Ethics in the Modern World: Where Are We Now?
Symposium hosted by the Ethics Committee of the Council for Psychoanalysis and Jungian Analysis (UK Council for Psychotherapy)
9.30am – 3pm 18 March 2017 at Resource for London, 356 Holloway Road, London N7 6PA
Tickets: £50 (before 13 February 2017), £55 thereafter ; £35 for trainees of CPJA Organisational Members (OM), with lunch and refreshments included.
About the event:
Lesley Murdin: Ethics in The modern World: What difficulties beset therapists over such matters as money and communication? Lesley will be speaking about the experiences of therapists who have received complaints in order to consider how the demands of the twenty first century require us to modify or reaffirm an ethical stance. Discussant: Rhoda Dorndorf.
1 Lawrence Suss: ‘The challenges for training committees of working ethically’ Lawrence speaks to the ethical requirements of training organisations so that the Training Committee is located within an ethical system. He wonders what makes for an ethical training from the perspective of the Training Committee, selection of candidates, course advertising, on-course requirements, the cost of training, and finally course content.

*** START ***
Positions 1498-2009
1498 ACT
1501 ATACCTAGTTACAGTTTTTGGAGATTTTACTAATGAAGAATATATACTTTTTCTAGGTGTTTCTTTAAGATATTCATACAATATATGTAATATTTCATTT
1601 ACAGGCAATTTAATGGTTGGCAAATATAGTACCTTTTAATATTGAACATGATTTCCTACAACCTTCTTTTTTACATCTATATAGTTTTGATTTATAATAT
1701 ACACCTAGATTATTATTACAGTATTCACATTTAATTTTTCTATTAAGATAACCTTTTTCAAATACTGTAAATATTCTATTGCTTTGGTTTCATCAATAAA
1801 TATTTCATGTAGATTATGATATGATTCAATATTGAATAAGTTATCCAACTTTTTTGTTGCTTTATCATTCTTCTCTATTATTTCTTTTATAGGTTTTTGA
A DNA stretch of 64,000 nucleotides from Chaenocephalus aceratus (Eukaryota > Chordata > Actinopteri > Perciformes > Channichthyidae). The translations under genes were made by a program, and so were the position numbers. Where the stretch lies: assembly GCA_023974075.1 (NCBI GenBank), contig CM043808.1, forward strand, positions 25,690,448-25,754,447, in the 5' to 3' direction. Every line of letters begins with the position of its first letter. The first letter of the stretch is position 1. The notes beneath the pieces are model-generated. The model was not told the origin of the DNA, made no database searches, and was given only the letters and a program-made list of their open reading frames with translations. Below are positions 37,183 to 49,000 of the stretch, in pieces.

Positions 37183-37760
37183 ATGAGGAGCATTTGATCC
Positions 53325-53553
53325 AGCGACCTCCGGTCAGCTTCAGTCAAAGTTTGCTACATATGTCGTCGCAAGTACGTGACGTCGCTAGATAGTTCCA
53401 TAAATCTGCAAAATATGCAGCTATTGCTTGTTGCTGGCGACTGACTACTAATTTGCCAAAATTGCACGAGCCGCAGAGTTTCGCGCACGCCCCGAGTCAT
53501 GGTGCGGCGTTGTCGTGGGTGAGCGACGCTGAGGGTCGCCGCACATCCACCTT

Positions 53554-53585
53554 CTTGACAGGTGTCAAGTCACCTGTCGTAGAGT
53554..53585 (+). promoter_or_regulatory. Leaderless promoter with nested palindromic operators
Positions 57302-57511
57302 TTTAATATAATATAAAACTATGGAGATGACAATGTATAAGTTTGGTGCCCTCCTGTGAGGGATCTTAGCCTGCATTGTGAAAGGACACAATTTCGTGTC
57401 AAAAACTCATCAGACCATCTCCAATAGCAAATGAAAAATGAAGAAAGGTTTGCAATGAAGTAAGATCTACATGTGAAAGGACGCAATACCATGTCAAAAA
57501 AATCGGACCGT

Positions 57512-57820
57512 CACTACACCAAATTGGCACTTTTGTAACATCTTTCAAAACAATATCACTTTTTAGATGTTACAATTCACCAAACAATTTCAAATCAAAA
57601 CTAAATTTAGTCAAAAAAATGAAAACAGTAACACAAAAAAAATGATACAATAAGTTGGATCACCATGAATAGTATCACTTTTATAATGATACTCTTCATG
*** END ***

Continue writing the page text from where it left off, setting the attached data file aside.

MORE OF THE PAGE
2 Sarah Fahy: “The Ethical Attitude: a Bridge Between Psychoanalysis and Analytical Psychology”. Discussion of Hester McFarland Solomon’s paper, following an introduction by Sarah Fahy. In this paper, the ethical attitude is shown to be an essential part of the analytic relationship and is not just an addendum to the practitioner’s work, functioning as an analytic superego. A Code of Ethics is not merely a checklist that may be forgotten as long as it is not transgressed. Analytic practice and the ethical attitude are intimately bound together. In that sense it is ubiquitous across analytic schools. The ethical attitude can function as a bridging concept as we think about our practice as stretching deeply into the foundations of the developing psyche. It includes commonly held, collective values. How to deal with ethical issues in the consulting room, in our professional organisations, and between colleagues is a common concern for psychoanalysts and analytical psychologists alike.’
Niki Reeves: The New UKCP Code of Ethics. In relation to current considerations regarding Ethics within the CPJA and in response to the contemporary external environment Niki discusses the construction and process of the proposed new UKCP Ethics Code. The shape of the code and an explanation of its three parts will be made, with exploration of how the Code can be used by registrants. Finally there will be a presentation of the 6 “Conduct Guidance” documents, which accompany the Code. Discussant: Charles Brown.
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